Sipp provider denies unregulated introducer ties as court battle continues

High-Court-Building-700.jpgSipp firm Carey Pensions has claimed it never supplied marketing material to unregulated introducers to promote its products, as its High Court case rumbles on this week.

Carey Pensions chief executive Christine Hallett gave evidence in the third day of the case yesterday, in which lorry driver Russell Adams alleges Carey Pensions missold him a Sipp.

Prosecution lawyers asked Hallett for details about how Adams came to use a Carey Pensions Sipp and the firm’s wider relationship with unregulated introducers.

Adams says unregulated introducer Commercial Land and Property Brokers, based in Spain, advised him to put money into the high-risk Store First investment as it would get him a “good return”.

The investment was in storage facilities that clients with Sipp policies can put money into with the aim of renting them out to people to generate an income.

In 2012 Adams put £50,000 into a Carey Pensions Sipp, which was then used to acquire six storage pods in Blackburn.

However, five of the six storage pods were empty after six years and were marked down to 20 per cent of their original value, the court heard.

Legal representatives for Adams said: “What has happened is that [Carey Pensions] were relying on introducers to sell your Sipps for you. This is one transaction that involves persuading someone to transfer their pension into a Sipp and invest in Store First. There is the paper work inbetween.”

In response, Hallett said: “No. We never relied on any other companies to market our products. We are only a Sipp administrator that takes into account the execution for the client only. We don’t consider their financial position and recommend they take financial advice.”

Adams was also paid an inducement of £4,000 into his savings account to encourage him to go for the Store First investment, he claims.

When legal representatives of Adams asked Hallett if this was reported to any authorities, she says: “We did report it to HMRC but I cannot remember if we reported it to the FCA.”

Store First earned 12 per cent commission on the use of store pods.

The trial is expected to come to a close today.


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There are 7 comments at the moment, we would love to hear your opinion too.

  1. So Carey acted in total ignorance to what they were doing, they simply made a specified investment knowingly ‘sold’ by an unauthorised introducer using unapproved marketing material, no doubt they also let the unauthorised introducer complete all the paperwork, act as principle contact and relied on their assurances that the scheme was genuine.

    Common sense would tell you this was wrong let alone the FSMA 2000 and the Thermatic Review 2009 neither of which Carey’s would let get in the way of easy money.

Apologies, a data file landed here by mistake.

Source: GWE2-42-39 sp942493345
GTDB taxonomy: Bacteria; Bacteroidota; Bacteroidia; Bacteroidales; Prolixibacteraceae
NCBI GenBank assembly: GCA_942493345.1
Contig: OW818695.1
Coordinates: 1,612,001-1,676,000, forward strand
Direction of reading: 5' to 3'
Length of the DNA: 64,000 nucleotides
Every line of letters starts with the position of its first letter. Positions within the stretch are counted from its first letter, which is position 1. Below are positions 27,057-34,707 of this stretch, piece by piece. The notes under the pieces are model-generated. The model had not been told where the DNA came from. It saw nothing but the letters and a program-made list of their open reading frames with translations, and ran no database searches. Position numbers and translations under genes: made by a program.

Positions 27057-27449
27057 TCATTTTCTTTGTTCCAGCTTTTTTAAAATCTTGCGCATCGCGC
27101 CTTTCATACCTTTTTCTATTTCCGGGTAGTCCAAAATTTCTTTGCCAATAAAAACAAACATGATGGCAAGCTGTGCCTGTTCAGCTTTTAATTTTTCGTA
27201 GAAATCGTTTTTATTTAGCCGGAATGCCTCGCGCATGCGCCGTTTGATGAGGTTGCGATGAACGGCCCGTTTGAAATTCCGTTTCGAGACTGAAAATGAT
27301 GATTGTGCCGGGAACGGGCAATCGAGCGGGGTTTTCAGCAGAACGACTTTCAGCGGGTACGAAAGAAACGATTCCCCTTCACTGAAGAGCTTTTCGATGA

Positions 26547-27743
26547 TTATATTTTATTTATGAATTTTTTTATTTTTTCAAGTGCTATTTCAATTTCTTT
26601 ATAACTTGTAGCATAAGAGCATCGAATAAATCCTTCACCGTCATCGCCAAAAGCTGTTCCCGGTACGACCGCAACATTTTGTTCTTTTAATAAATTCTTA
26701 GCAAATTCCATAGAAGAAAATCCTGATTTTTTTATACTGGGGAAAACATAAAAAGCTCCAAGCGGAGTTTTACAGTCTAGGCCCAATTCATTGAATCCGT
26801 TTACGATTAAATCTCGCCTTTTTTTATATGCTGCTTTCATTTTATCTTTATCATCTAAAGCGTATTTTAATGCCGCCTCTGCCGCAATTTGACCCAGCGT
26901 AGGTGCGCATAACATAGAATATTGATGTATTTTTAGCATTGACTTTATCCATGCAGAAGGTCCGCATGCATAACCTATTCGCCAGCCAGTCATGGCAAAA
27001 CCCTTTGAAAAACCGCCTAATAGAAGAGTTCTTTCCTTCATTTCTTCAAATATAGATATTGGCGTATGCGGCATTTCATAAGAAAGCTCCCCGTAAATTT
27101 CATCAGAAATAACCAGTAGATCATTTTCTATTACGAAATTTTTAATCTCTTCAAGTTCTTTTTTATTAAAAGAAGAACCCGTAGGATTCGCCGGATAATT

Justice should be done unless the Judge wishes to ignore both document

  2. The only way for SIPPs to go is to limit investments to regulated funds, listed securities and things that are tangible and can be readily valued or realised.

    I am sure that there have been many examples of circumventing rules and misselling which will eventually land at the door of the SIPP provider, as all the crooks are long gone with the spoils of their deception.

    Just another example which proves that if we want to clean up our industry, we have to go back to basics and do the simple things that will earn the trust of consumers. If we close off the distribution channels we save ourselves a lot of aggravation and cost, which ultimately is borne by the consumer.

  3. I think the damning issue is the £4k “inducement”. Where does this cross over from inducing to bribery. The Bribery act came in in 2010 so I can’t see why this is solely a civil and not a criminal case case.

    • I don’t think it does, because I don’t see the s3 “relevant activity”.

      The £4k seems fairly clearly to be pensions liberation though, so if the claimant in this case hasn’t declared it to HMRC I’m sure he either has had or will have an interesting chat with them.

  4. ‘Cash back’ offers were often seen prior to freedoms as a means of liberating some pre-pension assets prior to the individuals retirement date allowing such.

    I personally received a text offering such along the suggested high investment returns would then follow.

    I went as far as to discuss the way it would work with those behind the unsolicited text.

    Ignoring for a moment the naivety or otherwise of Carey, the key issue is whether there was a link between them and Commercial Land beyond that of adviser / provider.

  5. Reading the press reports I would say this is NOT the strongest case against a Sipp provider I’ve read particularly of the face to face warnings issued by Carey – others had no direct client contact whatsoever. Each case should be reviewed on its merits and not generalised on mass

  6. take the high road 23rd March 2018 at 7:56 pm

    …other SIPP providers watch out for this ruling….!

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